The Revd Canon Trevor Williams, formerly Chaplain and Fellow of Trinity College, Oxford, died in Edinburgh in the early hours of 5 November, 2019
The Revd Professor Paul S. Fiddes offers this tribute, with thanks also to the Revd Robert Morgan.
Trevor Williams was an outstanding example of the kind of Oxford theologian who is now much rarer than in earlier years—a College Chaplain who was also a Fellow in Theology of his College, in his case, Trinity. He combined warm and sensitive pastoral care with expert academic theology in what seemed an easy integration, though it must have cost him time and devotion to achieve this so well. He had already learned this art before arriving in Oxford, combining as he did from 1967–1970 a curacy at St Paul, Clifton, with being assistant chaplain at Bristol University, following his ordination. Further back, his early years were also a fine preparation for the service he offered to church and academy. Trevor was brought up in Uganda, where his father was a CMS missionary and Archdeacon; his maternal grandfather had been Bishop of Mombasa. After a BA at Jesus College, Oxford, he returned to Uganda where he completed an MA at the University of East Africa in Makerere, Kampala. He offered unwavering support to a Ugandan charity, AICM (African International Christian Ministry) which does a lot of work to meet the material, as well as the spiritual, needs of Ugandan people. In fact, he took two groups of students out to Uganda to help build a medical centre for this charity
During his 35 years teaching in Oxford, from 1970 until his retirement in 2005, Trevor was a Lecturer in Theology of the University as well as College Fellow, and he was always willing to offer tutorials widely, to engage in examining at every level and to take almost unlimited responsibilities on Faculty committees. His manner was quietly charming, courteous and unassuming, but his capabilities were extraordinary. His subject was Modern Theology, and he developed a specialism in the theology of Paul Tillich, offering Faculty seminars in Tillich for over 20 years, and attracting loyal participants from whom he in turn drew out their best. He was typical of a generation of English theologians, and indeed of Oxford Fellow-Chaplains, in building wide-ranging thought about the world and God from multiple disciplines of theology. So his most well-known work, Form and Vitality in the World and God (Oxford University Press, 1985) ranges through Old and New Testament study, the relation of science and religion and the history of doctrine, before showing its extensive engagement with the thought of Paul Tillich. This substantial work is, perhaps, most original in the way that it develops further Tillich’s critique of the way that the modern world makes ultimate “what is less than ultimate”. For him it seemed a pastoral as well as an intellectual concern. His approach in theology and life was to ask what might be an appropriate and coherent Christian confession and then to work out its practical consequences.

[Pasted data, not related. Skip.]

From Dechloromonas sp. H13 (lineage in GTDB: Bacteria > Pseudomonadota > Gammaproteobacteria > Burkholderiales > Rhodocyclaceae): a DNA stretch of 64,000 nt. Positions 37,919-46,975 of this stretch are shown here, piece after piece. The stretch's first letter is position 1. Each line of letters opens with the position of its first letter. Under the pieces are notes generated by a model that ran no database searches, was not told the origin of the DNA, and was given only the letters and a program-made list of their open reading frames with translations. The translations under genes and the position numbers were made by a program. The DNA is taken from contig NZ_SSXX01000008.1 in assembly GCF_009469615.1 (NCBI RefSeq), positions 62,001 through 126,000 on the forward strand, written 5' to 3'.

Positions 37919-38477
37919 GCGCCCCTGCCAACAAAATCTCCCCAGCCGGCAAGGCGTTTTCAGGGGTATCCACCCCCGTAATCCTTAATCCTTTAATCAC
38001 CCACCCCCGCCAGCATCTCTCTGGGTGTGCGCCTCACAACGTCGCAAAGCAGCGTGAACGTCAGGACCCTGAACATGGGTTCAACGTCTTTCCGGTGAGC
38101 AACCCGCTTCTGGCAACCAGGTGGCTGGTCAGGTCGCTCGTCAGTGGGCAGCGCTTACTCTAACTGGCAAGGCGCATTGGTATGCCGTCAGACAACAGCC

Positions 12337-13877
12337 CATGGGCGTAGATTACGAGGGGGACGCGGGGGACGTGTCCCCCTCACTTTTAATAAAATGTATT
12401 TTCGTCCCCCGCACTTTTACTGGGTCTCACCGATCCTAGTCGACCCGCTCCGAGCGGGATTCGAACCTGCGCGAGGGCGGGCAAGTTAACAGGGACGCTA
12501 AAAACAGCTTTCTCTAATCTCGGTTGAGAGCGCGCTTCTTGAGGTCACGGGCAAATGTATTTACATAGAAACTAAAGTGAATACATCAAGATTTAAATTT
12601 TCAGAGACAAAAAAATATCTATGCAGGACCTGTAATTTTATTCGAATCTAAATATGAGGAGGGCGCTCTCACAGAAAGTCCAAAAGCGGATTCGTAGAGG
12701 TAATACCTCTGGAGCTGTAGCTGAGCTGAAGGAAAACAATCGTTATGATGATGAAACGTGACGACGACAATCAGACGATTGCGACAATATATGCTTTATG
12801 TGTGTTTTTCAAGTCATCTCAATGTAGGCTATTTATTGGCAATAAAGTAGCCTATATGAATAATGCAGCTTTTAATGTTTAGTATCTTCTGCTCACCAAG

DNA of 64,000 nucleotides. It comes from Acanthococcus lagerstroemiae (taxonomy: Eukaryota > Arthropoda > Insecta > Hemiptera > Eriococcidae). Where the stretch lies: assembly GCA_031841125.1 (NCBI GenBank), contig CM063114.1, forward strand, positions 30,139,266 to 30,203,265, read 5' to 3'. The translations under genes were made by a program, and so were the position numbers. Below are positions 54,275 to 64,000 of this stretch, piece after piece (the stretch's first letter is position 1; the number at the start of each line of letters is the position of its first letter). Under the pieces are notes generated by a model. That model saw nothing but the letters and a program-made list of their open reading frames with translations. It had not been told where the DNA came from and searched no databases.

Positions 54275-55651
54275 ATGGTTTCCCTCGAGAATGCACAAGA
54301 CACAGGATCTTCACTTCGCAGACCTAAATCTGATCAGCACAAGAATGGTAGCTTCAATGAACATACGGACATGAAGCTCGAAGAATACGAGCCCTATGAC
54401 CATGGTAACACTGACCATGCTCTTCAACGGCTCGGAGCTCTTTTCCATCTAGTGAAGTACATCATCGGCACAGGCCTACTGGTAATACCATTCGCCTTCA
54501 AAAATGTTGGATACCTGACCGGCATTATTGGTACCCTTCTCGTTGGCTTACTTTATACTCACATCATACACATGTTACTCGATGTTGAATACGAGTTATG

After his retirement Trevor continued to live in North Oxford, and despite struggling with ill-health he was always ready to engage in cheerful conversation over a pint at his local. Finally he moved to Edinburgh to live in a care home and to be near family. The Faculty owes Trevor Williams a large debt for establishing its reputation, as do a long succession of students for his shaping of their outlooks and launching them on their careers.
Trevor’s funeral will be in Edinburgh, with a memorial service at Trinity College, Oxford, in the Spring.